The Price of Education and Teaching: Part VI
I'm thankful for the opportunities I got.
I was surprisingly happy that all three districts were offering me a job, and that I could actually choose who to work for. This reminded me when mom asked me if I wanted to go to school or go to work when she and I re-united in the United States, and I chose school even though I had no idea what I'd face. It was the same thing this time; I was going into this teaching world blindfolded and with earplugs in, but both disappeared in a split second. My first interview with the person who'd 'hire me' was like 'starting off on the wrong foot;' I had to wait in the lobby for over an hour because some head custodian had passed away unexpectedly. Then, when somebody finally called me in, the person whom I was supposed to speak to, was talking recipes on the phone, and she totally ignored me for at least twenty minutes; I started feeling very weird and uncomfortable but still waited patiently.
During the 'interview,' she did what she was supposed to do then asked if I had any questions. I asked her if I could some day teach mono-lingually, English; her quick and sharp response was: "I'm hiring you as a bilingual, and you'll stay bilingual!" Gosh, it was just an informational question, I didn't stay bilingual anyway, but not by choice!
After my interview with Ms. Fits, she sent me to interview with the site administrator. I think I entered The Twilight Zone because the principal started talking all kinds of nonsense right away. She said she'd taken a chance hiring me like she'd done with another teacher; she said the other teacher's mom was her friend, whom she had interviewed. I felt like I was the one taking a chance here, but she wasn't finished with me; she told me I wouldn't fit in and that everyone already had their own clicks. Additionally, she said that I had an accent and I shouldn't expect to be invited to social gatherings; (at this point I was hoping they wouldn't invite me, thank you); that such and such had been through a lot,...
The next step of the nightmare, er, interviewing process was to do a three-day observation of the teacher/students/class I'd take over.
The principal introduced me to the teacher and students then left; please stay! As soon as the principal had left, the teacher started trashing me in front of students and assistant; she said the students were misbehaving because I was supposed to have been there two days ago, and they'd been waiting for me. I told her I'd been next to the bilingual coordinator who'd made the call with dates and times, but the teacher wasn't listening; instead, she kept flipping through an English/Spanish dictionary to communicate with her mostly Spanish-speaking class.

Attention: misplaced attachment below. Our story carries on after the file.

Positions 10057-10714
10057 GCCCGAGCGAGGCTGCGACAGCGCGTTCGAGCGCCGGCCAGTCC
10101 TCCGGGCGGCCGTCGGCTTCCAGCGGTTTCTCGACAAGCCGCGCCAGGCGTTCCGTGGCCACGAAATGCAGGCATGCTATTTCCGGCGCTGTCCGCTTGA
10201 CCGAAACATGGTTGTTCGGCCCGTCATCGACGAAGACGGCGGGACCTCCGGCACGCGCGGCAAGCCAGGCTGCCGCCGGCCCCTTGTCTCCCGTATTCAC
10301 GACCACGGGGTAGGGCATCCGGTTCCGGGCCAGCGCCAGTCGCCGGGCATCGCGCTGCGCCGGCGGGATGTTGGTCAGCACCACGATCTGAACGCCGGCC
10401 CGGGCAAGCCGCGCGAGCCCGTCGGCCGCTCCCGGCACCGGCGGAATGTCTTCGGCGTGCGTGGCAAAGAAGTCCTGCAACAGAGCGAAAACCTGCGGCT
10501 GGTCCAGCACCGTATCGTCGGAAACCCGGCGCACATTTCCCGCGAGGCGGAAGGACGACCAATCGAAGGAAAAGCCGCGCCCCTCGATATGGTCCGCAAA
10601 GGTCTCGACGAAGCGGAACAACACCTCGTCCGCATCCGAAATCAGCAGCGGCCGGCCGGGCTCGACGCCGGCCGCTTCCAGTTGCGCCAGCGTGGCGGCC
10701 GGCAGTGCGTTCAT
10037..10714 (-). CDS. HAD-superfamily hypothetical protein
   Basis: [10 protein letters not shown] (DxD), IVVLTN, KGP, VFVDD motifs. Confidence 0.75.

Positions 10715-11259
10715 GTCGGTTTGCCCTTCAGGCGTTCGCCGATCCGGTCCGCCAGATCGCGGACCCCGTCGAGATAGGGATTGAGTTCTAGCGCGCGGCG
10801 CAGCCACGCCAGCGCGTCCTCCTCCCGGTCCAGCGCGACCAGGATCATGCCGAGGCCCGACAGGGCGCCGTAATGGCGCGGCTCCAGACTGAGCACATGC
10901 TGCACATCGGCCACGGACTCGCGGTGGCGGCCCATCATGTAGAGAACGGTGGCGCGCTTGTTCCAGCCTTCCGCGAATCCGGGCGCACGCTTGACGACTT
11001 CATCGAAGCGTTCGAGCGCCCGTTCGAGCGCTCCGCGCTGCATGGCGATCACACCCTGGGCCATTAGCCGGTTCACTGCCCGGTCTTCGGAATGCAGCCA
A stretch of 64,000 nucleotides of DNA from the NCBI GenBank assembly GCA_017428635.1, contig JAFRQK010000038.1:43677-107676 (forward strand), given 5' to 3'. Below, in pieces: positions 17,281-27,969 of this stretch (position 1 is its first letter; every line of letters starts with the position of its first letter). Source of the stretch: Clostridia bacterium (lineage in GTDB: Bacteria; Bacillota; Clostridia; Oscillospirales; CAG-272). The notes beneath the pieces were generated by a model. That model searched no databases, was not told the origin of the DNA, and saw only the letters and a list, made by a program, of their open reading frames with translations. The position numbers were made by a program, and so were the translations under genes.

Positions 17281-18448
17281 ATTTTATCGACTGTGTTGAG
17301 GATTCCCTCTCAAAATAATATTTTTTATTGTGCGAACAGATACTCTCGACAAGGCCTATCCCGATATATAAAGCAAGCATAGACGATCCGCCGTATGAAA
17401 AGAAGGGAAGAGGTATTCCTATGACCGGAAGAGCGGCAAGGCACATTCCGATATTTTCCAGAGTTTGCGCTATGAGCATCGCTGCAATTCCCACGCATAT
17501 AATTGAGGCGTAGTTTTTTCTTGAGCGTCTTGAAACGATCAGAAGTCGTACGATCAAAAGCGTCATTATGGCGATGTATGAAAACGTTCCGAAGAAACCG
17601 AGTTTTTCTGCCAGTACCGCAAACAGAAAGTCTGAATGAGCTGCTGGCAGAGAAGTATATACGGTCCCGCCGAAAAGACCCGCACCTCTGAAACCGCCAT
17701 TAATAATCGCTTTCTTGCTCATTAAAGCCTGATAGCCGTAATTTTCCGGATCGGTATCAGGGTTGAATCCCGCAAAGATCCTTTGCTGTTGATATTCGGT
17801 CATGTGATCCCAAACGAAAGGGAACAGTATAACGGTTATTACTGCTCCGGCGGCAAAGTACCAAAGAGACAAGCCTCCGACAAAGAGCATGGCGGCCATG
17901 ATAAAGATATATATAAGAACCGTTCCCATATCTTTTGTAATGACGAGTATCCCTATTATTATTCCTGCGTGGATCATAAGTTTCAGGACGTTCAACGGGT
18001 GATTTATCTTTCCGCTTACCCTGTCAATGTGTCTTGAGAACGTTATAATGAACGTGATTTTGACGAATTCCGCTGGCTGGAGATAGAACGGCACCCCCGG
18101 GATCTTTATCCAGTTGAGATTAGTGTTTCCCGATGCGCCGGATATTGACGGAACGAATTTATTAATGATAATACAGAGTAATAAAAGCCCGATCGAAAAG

The next two days got even worse; this teacher started saying I'd stolen her job; that such and such had given her the position and she was a US citizen and fully qualified to teach this group. First of all, I don't steal jobs; I apply for jobs I know I'm fully qualified to perform and do well. She, however, didn't have the 'required bilingual credential', didn't have classroom management skills, and exposed students to racist, prejudicial, stereotypical, and discriminatory abuse because she was telling me all this stuff in front of the entire class. I don't know how I held my composure.
We finished off the observation ordeal with her racist litany: Mexicans are filthy and lazy; they're depleting all our social services; all you have to do is look in our cafeteria; and bilingual education doesn't work, people who know say so. I asked her who are those people who know? Her answer was the politicians, they know. I was enlightened and empowered for the next and final blow: I'd made sure I had all the materials I needed for the following Monday when I'd have my own class then went home for the weekend.
I could barely sleep over the weekend trying to prepare special activities for the first week with my students; however, when I got to my classroom Monday morning, I was shocked to find it completely empty! I went to let the office staff know, and they called the previous teacher who'd occupied the classroom; shamelessly she told us other teachers had left or given her the stuff and she'd taken it to the district warehouse. Staff told her the materials belonged to the school and present teacher. The staff asked me what materials were more urgent and sent for them. I worked with what I'd prepared for a couple of days till most of the materials ended back in my classroom.
It was hard to stomach the hatred this Bible-loving person spewed all over the students and me; and regarding the unruly students who'd been waiting for me, the assistant told me they always behaved badly because the teacher had no control over the class; I was listening to what I saw was true but was happy to have a witness who saw and knew the same things I did; the assistant told me to ignore the teacher.
The beginning of my teaching career could've been the end, but I knew how much my parents had sacrificed for me to have a better future and to work for the things I needed. They instilled in me the importance of education even though they barely finished second grade. My dad actually went back to school when he was about 60-years-old and was so proud when he finally learned the 'little house math', old-school division. Then when he was about 70 when he'd mastered multiplication and 'stinking' subtraction.
Dad would proudly brag about his US teacher daughter with his friends. He learned I was working on my Master's just a few months before he passed away. It was six months after my stroke and I couldn't visit to say goodbye because I was still too sick. I'm sure he'd also be proud of my publications and would want to read them or ask me to translate and write in Spanish.